At the onset of climate change, the adoption of soil and water conservation (SWC) techniques in Africa sub of the Sahara has become even more crucial. The study aimed at estimating the determinants and effects of SWC adoption. The data was obtained from the Ghana Agriculture Production Survey (GAPS), a national level survey conducted by Ghana’s Ministry of Food and Agriculture with technical and financial support from the International Food Policy Research Institute (IFPRI). A total sample size of 1,530 farm households selected from 20 districts across Ghana was used. The Poisson model was employed to estimate the determinants of adoption of SWC technology while the stochastic frontier model was used to analyze the effects of SWC technology adoption on technical efficiency. The study found that SWC adoption significantly affected technical efficiency in maize production. Significant policy variables that were found to positively influence the adoption of SWC techniques included credit, farm size, group membership and proximity to input sale points. Also, credit, education and extension services significantly influenced farmers’ technical efficiency. There is the need for a holist approach to supporting farmers. In general, access to education, extension services and credit must be stepped up. Farmers must also be supported to form farm groups as a viable source of farm labour.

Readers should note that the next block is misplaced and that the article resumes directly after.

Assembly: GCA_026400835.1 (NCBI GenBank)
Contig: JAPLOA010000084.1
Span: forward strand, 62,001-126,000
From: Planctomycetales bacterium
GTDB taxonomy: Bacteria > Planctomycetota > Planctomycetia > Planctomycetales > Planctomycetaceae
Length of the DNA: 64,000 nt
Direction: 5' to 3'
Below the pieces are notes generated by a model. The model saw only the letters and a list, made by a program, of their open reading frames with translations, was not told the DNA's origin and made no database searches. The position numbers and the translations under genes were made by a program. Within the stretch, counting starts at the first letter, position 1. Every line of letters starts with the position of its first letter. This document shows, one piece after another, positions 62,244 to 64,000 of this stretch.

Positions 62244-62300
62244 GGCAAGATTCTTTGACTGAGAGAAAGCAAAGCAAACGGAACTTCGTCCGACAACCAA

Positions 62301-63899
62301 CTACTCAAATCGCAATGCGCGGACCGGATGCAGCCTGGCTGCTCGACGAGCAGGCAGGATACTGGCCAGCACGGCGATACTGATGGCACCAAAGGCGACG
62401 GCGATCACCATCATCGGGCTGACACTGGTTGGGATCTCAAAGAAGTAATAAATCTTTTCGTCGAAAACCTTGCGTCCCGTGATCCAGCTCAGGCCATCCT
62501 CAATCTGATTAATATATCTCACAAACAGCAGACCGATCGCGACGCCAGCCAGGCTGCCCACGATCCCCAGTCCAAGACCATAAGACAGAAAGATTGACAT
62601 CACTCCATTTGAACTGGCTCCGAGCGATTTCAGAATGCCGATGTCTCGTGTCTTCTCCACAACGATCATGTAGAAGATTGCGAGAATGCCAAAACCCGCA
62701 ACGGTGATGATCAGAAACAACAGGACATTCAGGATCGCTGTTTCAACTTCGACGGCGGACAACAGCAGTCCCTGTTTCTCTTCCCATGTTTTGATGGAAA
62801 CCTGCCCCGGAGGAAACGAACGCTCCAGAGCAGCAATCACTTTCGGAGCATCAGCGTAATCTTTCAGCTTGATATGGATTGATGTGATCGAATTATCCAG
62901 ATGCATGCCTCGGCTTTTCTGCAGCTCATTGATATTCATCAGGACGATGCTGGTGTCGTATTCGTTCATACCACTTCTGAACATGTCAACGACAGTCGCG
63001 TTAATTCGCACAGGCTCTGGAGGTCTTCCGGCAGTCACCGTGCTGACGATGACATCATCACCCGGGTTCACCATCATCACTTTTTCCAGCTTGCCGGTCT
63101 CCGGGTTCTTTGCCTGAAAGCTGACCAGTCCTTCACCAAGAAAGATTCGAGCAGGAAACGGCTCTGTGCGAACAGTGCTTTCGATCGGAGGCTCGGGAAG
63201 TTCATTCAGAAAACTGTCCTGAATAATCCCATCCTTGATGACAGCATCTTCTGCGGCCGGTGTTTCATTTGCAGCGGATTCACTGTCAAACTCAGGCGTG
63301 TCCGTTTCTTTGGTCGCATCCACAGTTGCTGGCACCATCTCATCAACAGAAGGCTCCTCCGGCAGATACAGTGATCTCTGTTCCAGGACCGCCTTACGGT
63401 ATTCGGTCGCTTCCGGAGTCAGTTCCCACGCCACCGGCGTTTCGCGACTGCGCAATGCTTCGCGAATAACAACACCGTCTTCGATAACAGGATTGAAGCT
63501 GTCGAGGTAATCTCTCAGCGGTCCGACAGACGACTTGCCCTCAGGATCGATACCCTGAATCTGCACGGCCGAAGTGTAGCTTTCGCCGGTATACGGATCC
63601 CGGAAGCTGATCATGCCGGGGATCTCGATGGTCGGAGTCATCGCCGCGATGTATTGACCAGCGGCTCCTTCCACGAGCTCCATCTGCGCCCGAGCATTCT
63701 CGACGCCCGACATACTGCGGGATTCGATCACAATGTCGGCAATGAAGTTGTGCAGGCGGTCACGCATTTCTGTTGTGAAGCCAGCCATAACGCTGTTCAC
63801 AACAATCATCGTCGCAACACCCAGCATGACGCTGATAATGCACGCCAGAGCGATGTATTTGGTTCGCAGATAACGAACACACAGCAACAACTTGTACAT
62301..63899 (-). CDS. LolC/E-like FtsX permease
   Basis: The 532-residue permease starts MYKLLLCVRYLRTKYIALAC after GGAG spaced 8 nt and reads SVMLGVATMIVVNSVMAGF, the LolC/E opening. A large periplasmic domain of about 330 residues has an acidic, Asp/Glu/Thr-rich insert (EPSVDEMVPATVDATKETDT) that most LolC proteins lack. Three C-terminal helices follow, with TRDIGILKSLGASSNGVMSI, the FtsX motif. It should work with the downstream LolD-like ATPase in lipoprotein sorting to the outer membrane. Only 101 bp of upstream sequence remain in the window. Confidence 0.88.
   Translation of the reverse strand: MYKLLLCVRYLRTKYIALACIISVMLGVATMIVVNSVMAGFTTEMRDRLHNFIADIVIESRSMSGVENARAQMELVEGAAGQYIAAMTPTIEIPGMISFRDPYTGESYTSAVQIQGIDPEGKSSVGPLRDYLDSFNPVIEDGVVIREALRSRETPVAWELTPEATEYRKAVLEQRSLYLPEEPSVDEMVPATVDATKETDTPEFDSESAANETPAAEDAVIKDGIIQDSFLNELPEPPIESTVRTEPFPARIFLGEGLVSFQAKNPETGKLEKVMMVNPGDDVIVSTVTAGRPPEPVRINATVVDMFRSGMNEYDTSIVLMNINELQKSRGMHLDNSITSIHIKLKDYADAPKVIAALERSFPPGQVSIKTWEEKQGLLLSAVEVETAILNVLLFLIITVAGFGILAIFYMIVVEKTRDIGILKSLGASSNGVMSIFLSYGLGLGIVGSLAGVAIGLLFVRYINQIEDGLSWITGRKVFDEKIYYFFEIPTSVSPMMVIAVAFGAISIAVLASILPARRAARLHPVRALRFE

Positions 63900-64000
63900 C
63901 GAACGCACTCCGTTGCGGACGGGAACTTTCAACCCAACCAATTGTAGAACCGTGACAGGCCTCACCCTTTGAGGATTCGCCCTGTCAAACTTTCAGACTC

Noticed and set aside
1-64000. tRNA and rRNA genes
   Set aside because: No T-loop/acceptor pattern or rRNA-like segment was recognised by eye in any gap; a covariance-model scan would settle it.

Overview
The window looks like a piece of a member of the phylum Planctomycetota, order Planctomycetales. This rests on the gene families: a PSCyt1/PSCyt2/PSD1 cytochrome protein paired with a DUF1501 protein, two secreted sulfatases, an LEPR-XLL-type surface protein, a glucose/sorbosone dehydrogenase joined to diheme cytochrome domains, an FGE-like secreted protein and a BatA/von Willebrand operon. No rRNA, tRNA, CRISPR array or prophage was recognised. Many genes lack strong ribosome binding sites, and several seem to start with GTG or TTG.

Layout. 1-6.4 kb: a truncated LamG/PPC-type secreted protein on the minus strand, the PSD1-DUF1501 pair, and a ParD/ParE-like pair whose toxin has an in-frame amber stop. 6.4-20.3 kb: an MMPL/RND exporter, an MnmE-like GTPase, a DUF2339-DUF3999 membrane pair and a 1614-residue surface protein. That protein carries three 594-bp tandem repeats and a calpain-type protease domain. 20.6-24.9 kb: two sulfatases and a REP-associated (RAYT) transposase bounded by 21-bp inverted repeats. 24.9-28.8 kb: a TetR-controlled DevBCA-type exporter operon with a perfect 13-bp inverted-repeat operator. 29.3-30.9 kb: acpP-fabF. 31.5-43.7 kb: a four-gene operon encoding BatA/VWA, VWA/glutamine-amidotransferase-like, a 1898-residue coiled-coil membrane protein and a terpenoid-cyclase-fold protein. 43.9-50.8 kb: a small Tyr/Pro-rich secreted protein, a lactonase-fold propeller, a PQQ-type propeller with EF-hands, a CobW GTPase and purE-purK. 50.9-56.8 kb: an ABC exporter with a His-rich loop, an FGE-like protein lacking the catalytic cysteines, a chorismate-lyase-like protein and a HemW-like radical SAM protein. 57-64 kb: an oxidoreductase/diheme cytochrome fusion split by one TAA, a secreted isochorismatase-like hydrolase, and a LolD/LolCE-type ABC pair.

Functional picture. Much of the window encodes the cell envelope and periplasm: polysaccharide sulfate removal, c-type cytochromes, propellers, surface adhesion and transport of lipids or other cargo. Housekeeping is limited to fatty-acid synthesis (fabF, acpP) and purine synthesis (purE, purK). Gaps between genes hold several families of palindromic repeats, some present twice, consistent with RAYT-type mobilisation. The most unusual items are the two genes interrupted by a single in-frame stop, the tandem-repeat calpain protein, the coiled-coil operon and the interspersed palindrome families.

Key words: Adoption, poisson model, technical efficiency, soil and water conservation.
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